Briony D. Pulford

Learn More
The influences of optimism and pessimism on ambiguity aversion were investigated in two tasks that manipulated the presence or absence of a potentially competitive experimenter. A total of 112 participants chose which option--ambiguous or known-risk--they preferred in the two slightly differing Ellsberg urns tasks. Optimism was measured using the Extended(More)
In individual choices between alternatives x and y, the availability of a third alternative z, judged inferior to x but not to y, tends to increase preferences for x. Two experiments investigated corresponding strategic asymmetric dominance effects in games. In Experiment 1, 72 players chose strategies in six symmetric 3 · 3 games, each having one strategy(More)
Overconfidence is said to occur when a person's confidence in a series of predictions exceeds the level of accuracy achieved. In this experiment, questionnaire items requiring predictions of personal life-events were selected according to their objective base rates of occurrence and their outcome positivity /negativity for participants in a pilot study. The(More)
Decision theory and game theory rest on a fundamental assumption that players seek to maximize their individual utilities, but in some interactive decisions it seems intuitively reasonable to aim to maximize the utility of the group of players as a whole. Such team reasoning requires collective preferences and a distinctive mode of reasoning from(More)
When attempting to draw a ball of a specified color either from an urn containing 50 red balls and 50 black balls or from an urn containing an unknown ratio of 100 red and black balls, a majority of decision makers prefer the known-risk urn, and this ambiguity aversion effect violates expected utility theory. In an experimental investigation of the effect(More)
The problem of ambiguity in games is discussed, and a class of ambiguous games is identified. A total of 195 participants played strategic-form games of various sizes with unidentified co-players. In each case, they first chose between a known-risk game involving a co-player indifferent between strategies and an equivalent ambiguous game involving one of(More)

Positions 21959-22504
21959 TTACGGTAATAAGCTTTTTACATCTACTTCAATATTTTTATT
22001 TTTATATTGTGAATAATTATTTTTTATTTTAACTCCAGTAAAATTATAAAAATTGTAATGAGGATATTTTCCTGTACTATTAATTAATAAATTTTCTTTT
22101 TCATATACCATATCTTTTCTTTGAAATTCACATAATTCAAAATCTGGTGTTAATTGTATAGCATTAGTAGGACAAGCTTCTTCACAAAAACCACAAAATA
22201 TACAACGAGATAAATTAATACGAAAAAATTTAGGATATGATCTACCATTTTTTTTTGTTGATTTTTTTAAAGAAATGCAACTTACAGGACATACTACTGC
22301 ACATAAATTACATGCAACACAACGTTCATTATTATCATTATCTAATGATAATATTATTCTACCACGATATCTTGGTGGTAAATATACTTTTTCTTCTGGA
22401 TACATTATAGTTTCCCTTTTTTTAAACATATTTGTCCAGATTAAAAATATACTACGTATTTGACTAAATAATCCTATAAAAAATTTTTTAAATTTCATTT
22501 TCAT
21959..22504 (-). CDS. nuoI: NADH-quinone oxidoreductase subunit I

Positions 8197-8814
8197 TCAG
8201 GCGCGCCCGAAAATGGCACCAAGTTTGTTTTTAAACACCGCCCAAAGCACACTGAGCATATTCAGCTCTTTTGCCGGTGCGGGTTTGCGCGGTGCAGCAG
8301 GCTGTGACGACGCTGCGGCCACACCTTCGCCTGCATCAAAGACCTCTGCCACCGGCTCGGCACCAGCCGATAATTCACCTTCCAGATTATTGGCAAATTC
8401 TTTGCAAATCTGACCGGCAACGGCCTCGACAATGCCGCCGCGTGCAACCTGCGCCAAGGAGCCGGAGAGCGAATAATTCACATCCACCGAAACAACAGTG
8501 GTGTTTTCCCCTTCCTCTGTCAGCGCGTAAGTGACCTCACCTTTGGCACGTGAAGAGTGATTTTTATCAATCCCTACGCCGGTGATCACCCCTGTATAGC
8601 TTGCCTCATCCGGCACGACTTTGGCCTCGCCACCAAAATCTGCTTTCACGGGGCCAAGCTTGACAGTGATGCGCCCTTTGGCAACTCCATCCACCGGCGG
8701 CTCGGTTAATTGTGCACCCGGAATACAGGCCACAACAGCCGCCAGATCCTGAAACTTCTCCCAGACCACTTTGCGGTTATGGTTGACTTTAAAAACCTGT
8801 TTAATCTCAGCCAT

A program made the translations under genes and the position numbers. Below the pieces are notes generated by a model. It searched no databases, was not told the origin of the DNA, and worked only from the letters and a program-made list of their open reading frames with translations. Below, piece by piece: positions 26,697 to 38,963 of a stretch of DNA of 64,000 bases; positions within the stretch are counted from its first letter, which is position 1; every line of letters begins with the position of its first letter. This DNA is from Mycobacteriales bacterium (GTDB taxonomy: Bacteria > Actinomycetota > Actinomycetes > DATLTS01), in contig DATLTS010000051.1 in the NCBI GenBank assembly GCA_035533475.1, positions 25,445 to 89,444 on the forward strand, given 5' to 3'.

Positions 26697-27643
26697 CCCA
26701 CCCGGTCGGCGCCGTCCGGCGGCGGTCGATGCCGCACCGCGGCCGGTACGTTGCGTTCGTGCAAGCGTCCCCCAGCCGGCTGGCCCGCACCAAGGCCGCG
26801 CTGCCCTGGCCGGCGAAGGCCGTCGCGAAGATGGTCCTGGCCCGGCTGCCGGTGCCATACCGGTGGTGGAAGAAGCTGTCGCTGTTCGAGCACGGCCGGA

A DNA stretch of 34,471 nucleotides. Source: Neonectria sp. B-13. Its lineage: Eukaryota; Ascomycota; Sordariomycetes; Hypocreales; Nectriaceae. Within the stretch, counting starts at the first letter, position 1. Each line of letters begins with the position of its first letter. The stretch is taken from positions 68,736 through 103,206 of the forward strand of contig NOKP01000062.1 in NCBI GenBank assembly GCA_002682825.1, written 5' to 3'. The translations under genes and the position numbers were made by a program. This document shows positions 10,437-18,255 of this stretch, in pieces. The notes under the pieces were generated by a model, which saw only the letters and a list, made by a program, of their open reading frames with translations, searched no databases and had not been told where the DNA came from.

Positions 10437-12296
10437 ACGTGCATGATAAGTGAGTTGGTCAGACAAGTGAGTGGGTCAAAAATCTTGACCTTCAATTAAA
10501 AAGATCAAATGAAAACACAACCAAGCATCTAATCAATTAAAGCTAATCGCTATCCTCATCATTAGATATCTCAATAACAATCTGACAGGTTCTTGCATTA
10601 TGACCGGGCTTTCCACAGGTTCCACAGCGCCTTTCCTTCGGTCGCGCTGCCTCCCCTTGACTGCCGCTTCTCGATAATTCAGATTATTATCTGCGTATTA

The influence of Perfectionism, Self-esteem and Self-efficacy on Self-handicapping in studying was investigated in relation to individualism and collectivism in students in the United Kingdom and Lebanon. One hundred and twenty eight participants (64 UK and 64 from Lebanon) completed the Individualism and Collectivism Scale; the Multidimensional(More)
Hypothetical trolley problems are widely used to elicit moral intuitions, which are employed in the development of moral theory and the psychological study of moral judgments. The scenarios used are outlandish, and some philosophers and psychologists have questioned whether the judgments made in such unrealistic and unfamiliar scenarios are a reliable basis(More)
The similarity discrimination effect occurs when a single gene or gene cluster causes its carriers to display both a variable phenotypic trait and a behavioural predisposition to cooperate preferentially with recognisably similar carriers. We distinguish this from the greenbeard effect, in which cooperation evolves through fixed phenotypic tags and(More)
In a market entry game, the number of entrants usually approaches game-theoretic equilibrium quickly, but in real-world markets business start-ups typically exceed market capacity, resulting in chronically high failure rates and suboptimal industry profits. Excessive entry has been attributed to overconfidence arising when expected payoffs depend partly on(More)